Two New York repertory theaters are collaborating to present a series of films showcasing the Hollywood “blacklist,” testing the theory that the works by blacklisted filmmakers and screenwriters pushed the boundaries of Hollywood filmmaking and represent some of the most sophisticated and nuanced cinematic works of the period.
Actor Philip Loeb, of the seminal sitcom “The Goldbergs” was blacklisted in the early 1950s. Being blacklisted effectively ended Loeb’s career and may have contributed to his decision to commit suicide in 1955. Loeb’s story is chronicled in Aviva Kempner’s 2009 documentary, Yoo-Hoo, Mrs. Goldberg.
The Film Society of Lincoln Center kicked things off last week with showings of Red Hollywood, a 1996 documentary about the blacklist directed by Thom Anderson. Anderson curated a selection of films made by blacklisted directors and screenwriters to accompany his documentary at the Lincoln Center including Joseph Losey’s The Prowler and Cy Endfield’s Zulu.
The Lincoln Center’s part of the series is over, but Anthology Film Archives’ is just beginning. Between August 22nd and September 2nd, they’re screening films made by later blacklisted writers and directors before the blacklist took effect. The Boy With Green Hair, the first film by Joseph Losey, who was blacklisted in the early 1950s, will screen August 27th and 28th. Northern Pursuit, written by Alvah Bessie, who later was imprisoned as one of the Hollywood Ten, will screen on August 30th. In the fall, Anthology will screen films written during and after the blacklist by blacklisted screenwriters.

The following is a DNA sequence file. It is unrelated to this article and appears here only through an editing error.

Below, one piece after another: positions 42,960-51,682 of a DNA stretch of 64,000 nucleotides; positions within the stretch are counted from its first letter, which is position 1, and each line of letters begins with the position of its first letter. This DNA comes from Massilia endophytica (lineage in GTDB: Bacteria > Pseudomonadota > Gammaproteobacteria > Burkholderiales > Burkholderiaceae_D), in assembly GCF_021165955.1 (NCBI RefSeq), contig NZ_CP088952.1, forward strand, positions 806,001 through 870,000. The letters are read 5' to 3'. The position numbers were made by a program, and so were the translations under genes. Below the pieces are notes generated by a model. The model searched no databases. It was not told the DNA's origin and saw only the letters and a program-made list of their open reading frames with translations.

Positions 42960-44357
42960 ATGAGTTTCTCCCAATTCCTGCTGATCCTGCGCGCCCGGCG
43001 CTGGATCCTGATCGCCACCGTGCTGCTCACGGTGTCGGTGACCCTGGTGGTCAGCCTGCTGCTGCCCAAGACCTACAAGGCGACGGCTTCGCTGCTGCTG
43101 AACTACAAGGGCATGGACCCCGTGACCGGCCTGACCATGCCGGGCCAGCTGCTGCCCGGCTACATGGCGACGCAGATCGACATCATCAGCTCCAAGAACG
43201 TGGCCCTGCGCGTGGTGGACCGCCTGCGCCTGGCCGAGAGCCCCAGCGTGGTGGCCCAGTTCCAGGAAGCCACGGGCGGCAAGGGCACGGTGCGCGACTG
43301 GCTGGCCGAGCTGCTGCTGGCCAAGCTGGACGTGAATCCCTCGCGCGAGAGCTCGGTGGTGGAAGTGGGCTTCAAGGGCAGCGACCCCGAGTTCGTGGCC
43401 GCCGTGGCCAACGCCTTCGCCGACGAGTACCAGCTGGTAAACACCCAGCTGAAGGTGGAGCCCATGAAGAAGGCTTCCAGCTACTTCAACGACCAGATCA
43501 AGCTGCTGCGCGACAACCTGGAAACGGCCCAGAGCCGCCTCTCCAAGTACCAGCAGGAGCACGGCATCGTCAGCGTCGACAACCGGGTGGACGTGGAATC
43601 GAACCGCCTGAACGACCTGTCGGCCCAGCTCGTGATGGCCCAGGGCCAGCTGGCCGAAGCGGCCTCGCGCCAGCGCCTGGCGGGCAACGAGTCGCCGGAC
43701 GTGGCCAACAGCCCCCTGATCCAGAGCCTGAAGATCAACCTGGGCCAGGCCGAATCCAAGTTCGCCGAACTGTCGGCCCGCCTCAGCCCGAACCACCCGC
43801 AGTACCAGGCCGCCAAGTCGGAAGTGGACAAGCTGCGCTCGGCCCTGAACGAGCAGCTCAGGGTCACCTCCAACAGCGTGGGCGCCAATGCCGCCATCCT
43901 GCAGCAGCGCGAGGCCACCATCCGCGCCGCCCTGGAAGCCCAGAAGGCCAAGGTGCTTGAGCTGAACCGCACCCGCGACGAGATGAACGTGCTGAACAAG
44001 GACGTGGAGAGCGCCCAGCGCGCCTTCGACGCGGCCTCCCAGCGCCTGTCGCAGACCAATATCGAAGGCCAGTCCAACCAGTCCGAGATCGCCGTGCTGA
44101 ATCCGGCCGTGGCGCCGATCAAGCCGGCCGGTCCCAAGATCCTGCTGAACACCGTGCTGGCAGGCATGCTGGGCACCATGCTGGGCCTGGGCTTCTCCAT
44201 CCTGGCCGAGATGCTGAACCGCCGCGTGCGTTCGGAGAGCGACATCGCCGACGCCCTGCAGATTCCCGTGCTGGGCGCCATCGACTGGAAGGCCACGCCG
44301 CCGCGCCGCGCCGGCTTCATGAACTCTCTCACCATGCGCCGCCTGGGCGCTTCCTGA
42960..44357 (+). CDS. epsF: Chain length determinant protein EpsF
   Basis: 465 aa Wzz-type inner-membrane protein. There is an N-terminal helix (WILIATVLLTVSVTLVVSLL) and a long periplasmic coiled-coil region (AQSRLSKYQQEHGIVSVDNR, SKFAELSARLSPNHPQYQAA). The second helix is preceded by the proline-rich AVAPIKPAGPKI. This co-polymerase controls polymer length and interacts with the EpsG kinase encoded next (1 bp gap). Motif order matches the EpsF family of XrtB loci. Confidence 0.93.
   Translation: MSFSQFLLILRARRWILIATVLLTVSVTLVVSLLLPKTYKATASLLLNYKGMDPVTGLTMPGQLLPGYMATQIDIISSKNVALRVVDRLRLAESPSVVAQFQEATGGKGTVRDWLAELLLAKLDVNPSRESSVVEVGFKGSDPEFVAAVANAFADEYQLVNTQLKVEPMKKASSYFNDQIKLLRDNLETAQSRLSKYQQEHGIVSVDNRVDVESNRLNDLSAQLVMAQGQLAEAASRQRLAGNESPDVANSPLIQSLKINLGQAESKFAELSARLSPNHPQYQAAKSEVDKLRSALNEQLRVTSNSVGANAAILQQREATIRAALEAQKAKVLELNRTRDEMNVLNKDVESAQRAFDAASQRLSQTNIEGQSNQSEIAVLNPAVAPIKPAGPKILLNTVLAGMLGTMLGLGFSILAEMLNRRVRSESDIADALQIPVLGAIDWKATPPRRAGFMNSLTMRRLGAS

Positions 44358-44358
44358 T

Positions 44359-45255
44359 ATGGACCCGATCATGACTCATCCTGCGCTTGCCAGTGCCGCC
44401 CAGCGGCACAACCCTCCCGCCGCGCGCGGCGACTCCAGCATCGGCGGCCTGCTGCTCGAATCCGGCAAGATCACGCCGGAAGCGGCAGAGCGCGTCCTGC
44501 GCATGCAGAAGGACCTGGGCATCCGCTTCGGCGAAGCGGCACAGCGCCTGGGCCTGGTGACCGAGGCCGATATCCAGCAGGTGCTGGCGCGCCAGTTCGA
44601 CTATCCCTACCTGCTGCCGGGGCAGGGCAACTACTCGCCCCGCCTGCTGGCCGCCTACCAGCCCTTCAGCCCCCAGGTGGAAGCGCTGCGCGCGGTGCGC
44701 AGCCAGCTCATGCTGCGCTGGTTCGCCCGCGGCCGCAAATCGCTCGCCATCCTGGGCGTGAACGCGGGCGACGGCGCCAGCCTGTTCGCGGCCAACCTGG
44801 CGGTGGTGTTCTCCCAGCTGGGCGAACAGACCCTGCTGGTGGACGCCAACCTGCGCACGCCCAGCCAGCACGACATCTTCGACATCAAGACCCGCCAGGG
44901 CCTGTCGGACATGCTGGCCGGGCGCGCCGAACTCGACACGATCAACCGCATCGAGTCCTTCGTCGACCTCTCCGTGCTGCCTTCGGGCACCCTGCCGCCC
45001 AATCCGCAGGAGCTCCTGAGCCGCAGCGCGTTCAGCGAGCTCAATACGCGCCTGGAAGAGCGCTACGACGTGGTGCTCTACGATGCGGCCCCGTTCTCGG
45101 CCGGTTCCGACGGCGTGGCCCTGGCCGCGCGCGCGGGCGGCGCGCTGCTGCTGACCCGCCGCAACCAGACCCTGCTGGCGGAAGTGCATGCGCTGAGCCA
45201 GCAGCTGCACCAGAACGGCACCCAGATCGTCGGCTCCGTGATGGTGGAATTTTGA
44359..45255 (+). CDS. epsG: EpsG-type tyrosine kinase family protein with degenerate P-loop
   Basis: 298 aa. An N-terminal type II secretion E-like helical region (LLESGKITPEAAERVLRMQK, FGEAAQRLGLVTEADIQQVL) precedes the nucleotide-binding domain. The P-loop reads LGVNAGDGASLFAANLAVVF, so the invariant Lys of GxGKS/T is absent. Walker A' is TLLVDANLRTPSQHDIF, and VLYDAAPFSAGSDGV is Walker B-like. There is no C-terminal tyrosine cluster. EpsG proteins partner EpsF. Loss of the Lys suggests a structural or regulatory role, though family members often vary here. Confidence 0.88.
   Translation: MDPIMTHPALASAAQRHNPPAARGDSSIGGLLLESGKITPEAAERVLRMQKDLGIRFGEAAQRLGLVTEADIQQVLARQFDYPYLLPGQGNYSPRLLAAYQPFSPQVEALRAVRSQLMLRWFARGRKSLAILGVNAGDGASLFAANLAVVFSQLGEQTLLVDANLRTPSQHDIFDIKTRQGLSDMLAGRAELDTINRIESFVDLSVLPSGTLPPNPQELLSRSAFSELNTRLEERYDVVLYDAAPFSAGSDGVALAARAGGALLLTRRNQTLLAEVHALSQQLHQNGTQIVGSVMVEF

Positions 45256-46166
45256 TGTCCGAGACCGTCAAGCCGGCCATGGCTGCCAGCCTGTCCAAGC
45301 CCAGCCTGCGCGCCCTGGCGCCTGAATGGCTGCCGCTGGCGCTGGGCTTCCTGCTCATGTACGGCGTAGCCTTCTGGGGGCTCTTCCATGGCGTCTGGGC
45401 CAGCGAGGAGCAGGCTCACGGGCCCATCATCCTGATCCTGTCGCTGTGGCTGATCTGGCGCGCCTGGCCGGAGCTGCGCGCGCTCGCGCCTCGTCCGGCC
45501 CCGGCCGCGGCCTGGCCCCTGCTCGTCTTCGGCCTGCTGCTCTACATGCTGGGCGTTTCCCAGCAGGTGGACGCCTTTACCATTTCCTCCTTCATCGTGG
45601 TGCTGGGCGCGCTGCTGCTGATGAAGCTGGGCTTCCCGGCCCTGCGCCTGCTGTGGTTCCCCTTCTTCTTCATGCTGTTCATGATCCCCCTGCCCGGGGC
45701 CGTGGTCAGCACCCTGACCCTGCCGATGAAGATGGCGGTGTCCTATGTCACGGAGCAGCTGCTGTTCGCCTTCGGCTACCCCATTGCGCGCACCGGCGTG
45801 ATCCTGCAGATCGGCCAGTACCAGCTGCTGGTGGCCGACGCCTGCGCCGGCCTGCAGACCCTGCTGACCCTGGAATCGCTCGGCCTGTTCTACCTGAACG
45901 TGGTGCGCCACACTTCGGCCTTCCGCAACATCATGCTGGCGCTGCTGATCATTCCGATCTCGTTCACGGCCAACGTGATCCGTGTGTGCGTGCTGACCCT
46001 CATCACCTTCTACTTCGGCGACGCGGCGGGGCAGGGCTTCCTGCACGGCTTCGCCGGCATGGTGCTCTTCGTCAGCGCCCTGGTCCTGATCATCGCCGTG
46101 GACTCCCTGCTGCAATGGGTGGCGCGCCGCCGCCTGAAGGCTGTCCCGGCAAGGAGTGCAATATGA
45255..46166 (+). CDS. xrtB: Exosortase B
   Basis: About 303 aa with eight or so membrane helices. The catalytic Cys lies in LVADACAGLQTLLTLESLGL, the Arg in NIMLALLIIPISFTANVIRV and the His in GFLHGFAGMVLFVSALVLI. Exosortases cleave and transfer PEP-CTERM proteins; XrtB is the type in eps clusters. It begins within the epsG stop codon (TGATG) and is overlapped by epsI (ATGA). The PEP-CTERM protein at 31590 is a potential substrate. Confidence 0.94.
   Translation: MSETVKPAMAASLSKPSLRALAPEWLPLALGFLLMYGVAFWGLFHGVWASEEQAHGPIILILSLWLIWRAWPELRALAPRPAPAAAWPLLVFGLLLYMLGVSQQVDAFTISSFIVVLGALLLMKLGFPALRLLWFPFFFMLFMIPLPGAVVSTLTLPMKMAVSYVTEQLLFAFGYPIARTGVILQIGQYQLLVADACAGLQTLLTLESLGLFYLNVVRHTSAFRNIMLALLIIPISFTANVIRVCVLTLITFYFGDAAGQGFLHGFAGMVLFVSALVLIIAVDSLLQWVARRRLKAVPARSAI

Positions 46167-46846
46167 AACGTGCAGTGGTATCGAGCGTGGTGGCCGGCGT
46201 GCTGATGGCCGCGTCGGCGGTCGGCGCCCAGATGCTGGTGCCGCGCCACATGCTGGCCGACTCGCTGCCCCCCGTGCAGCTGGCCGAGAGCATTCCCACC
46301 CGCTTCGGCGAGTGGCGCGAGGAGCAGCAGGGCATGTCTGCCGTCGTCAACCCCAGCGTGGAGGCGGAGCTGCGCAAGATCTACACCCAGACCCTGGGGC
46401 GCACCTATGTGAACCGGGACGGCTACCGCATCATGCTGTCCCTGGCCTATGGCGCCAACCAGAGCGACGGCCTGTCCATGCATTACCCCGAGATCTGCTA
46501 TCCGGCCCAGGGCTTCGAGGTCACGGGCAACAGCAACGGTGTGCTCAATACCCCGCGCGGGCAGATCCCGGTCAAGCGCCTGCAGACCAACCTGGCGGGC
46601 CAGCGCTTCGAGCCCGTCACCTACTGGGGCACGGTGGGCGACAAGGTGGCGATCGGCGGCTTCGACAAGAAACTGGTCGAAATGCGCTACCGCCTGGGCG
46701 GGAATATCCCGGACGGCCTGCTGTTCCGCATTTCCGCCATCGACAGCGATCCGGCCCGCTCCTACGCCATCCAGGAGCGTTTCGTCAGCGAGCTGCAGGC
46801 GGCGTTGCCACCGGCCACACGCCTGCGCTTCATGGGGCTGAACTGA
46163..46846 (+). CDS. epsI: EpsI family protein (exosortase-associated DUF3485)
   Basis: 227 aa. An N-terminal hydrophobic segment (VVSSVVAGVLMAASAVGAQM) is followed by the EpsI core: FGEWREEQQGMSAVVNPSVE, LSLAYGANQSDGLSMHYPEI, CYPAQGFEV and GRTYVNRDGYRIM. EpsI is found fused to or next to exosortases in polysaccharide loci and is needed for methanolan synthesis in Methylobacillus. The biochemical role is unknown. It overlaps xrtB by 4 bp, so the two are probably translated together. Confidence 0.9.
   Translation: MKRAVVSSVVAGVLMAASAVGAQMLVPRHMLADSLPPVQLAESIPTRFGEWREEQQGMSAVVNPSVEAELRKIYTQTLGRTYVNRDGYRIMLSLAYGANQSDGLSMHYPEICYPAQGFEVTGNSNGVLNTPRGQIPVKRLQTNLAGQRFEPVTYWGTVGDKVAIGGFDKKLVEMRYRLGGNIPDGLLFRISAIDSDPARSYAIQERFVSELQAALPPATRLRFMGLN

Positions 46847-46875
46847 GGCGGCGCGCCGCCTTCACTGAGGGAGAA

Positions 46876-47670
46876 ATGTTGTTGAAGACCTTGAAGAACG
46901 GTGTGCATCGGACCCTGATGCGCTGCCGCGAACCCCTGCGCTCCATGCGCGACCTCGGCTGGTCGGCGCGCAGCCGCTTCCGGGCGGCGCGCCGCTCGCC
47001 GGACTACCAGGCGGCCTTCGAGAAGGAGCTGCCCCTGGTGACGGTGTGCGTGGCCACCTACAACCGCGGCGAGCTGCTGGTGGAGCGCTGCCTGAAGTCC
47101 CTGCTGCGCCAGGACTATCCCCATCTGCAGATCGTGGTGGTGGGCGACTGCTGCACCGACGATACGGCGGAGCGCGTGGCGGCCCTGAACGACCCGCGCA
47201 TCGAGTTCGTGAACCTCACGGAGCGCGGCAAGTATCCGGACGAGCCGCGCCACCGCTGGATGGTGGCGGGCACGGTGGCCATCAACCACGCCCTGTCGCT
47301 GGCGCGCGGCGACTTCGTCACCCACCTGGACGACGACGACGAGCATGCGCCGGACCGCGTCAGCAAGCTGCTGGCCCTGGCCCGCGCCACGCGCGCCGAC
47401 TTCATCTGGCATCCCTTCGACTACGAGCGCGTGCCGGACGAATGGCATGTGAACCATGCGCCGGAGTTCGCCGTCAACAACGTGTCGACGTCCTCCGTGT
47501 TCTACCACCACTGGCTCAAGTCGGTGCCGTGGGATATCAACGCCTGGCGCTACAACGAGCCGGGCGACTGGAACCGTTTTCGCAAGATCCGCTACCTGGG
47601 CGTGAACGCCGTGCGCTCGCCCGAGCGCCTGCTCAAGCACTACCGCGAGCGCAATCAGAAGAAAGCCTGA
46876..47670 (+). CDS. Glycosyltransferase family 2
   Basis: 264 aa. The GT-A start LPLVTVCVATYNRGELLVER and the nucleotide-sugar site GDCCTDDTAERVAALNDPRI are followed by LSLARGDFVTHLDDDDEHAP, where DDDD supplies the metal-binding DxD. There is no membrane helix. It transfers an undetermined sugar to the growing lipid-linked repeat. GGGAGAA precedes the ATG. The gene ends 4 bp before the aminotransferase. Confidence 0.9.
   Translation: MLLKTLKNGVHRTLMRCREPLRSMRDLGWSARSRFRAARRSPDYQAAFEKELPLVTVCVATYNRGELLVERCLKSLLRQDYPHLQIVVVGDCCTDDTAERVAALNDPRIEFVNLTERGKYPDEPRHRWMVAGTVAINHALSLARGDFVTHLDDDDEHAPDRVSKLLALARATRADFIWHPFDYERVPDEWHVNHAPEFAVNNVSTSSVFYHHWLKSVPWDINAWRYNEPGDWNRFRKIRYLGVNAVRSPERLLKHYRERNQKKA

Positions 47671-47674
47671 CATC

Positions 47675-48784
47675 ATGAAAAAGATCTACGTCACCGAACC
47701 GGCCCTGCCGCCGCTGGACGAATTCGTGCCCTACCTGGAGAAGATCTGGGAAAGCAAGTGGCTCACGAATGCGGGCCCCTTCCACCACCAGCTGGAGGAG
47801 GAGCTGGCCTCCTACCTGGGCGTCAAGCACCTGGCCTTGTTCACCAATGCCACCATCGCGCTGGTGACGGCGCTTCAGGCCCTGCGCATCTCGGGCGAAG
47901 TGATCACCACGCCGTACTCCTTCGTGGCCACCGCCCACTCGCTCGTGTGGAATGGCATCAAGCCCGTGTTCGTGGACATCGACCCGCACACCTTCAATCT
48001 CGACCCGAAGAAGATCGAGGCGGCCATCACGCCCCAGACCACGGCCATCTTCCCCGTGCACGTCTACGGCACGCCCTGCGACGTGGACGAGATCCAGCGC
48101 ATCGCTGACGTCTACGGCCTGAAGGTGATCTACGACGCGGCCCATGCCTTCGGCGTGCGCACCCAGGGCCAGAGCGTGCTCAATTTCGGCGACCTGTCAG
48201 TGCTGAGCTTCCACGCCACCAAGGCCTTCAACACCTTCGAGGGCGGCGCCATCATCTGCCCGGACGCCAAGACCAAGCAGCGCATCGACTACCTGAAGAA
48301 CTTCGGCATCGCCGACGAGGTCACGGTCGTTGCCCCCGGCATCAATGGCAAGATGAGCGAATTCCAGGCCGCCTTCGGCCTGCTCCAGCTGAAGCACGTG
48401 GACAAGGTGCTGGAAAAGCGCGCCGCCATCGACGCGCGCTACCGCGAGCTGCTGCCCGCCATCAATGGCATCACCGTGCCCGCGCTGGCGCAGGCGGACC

The blacklist hindered the work of some of the most talented artists of mid-century Hollywood, and destroyed the lives of others. If you are in the area, take the time to see some of the upcoming films in the series at Anthology Film Archives.